In his apostolic exhortation "Evangelii Gaudium" (The Joy of the Gospel), Pope Francis affirms that the faith has to be translated into action. He says as follows: "Works of love directed to the poor are the most perfect external manifestation of the interior grace of the Spirit. There is an inseparable bond between our faith and the poor. Without being aware of it, we end up being incapable of feeling compassion at the outcry of the poor, weeping for other people's pain and feeling a need to help them as though all this were someone else's responsibility and not our own. Every one of us is called to be an instrument of God for the liberation and promotion of the poor and for enabling them to be fully a part of society. This demands that we be attentive to the cry of the poor. Jesus' commands his disciples: "You yourselves give them something to eat!" (Mark 6:37). It means working to promote the integral development of the poor, as well as small daily acts of solidarity in meeting the real needs which we encounter. None of us can think we are exempt from concern for the poor and for social justice".

Concern for the poor is within the tradition of our Congregation
"Fullness in God and service in simplicity" is our charism which could be interpreted as faith motivates action. Our Foundress Thatipathri Gnanamma was deeply a mystic as well as dynamic in responding to the cries of the needy. There are quiet many examples how our ancestors reflected mysticism in action. Our Congregation has made several conscious decisions which proclaimed to the society that we are sent to be a living presence of God's mercy in our wounded world. We believe that the poor leads to the heart of our mission. We always look around to identify the poorest of the poor as we engage in our apostolic ministries and explore a new way of living our Gospel option for the poor in our world today. We are aware that we cannot any longer reduce our mission to some traditional institutional ministries and good charitable deeds and remain complacent. We are conscious about the situation of the poor people and hence we feel that our responsibility towards the poor is on increase. As we seek to respond to the needs of the poor, we are aware that we are drawn closer into intimate relationship with God.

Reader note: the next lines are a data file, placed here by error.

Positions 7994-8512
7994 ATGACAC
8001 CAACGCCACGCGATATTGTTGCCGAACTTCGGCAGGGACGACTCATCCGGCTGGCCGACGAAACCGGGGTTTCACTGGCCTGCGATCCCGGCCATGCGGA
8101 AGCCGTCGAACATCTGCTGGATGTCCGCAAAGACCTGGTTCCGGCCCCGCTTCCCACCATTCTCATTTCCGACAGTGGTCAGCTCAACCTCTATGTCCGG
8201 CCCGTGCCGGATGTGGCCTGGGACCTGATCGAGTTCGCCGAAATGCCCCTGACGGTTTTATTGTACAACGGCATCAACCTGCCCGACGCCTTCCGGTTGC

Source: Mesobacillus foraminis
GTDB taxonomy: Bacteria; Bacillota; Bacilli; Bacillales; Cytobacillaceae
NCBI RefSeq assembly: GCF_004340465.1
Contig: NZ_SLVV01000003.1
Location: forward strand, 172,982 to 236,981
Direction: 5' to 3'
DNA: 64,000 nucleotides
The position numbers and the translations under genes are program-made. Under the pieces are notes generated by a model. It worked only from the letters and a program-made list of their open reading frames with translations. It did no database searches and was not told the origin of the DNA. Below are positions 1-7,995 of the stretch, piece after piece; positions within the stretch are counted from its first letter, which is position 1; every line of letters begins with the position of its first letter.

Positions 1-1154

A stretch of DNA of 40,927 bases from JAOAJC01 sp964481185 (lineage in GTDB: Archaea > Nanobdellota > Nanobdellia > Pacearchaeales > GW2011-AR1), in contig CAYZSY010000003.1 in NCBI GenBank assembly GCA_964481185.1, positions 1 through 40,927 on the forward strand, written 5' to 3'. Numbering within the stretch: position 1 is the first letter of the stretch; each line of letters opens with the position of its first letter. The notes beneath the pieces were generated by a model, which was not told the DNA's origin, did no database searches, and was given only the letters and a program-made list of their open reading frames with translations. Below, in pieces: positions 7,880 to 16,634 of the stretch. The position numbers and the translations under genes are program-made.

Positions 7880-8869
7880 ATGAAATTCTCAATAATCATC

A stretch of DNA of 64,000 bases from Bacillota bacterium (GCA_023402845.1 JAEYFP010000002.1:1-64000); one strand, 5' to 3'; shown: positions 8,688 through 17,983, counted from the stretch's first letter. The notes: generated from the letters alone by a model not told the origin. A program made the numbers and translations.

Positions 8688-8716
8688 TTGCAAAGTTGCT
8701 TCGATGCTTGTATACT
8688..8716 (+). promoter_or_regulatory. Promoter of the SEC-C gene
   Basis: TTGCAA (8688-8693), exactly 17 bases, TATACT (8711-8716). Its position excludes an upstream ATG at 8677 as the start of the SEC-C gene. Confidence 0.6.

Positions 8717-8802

Questions for examination of conscience
We were the pioneers of many creative and radical ministries like prison ministry, social action ministry etc. But these days we find ourselves our involvement spirituality loses its' attraction among the sisters. We need to go back to our origin of prayer and mission. As an individual, community and as a Congregation, we need to examine ourselves about our involvement spirituality.

As consecrated and committed women in the society, what is our message of hope to the weakest, the most powerless and the poorest in the world?

We have everything with us and often are among the privileged women of the world. But we hesitate to involve in people lives through radical non institutional mission.
o What are we afraid of?
o What is root of our fear?
o Why are we afraid of the future when we know God is shaping our future just as God shaped our past beyond our expectations?
o Do we really believe the Jesus who opted and died for the poor?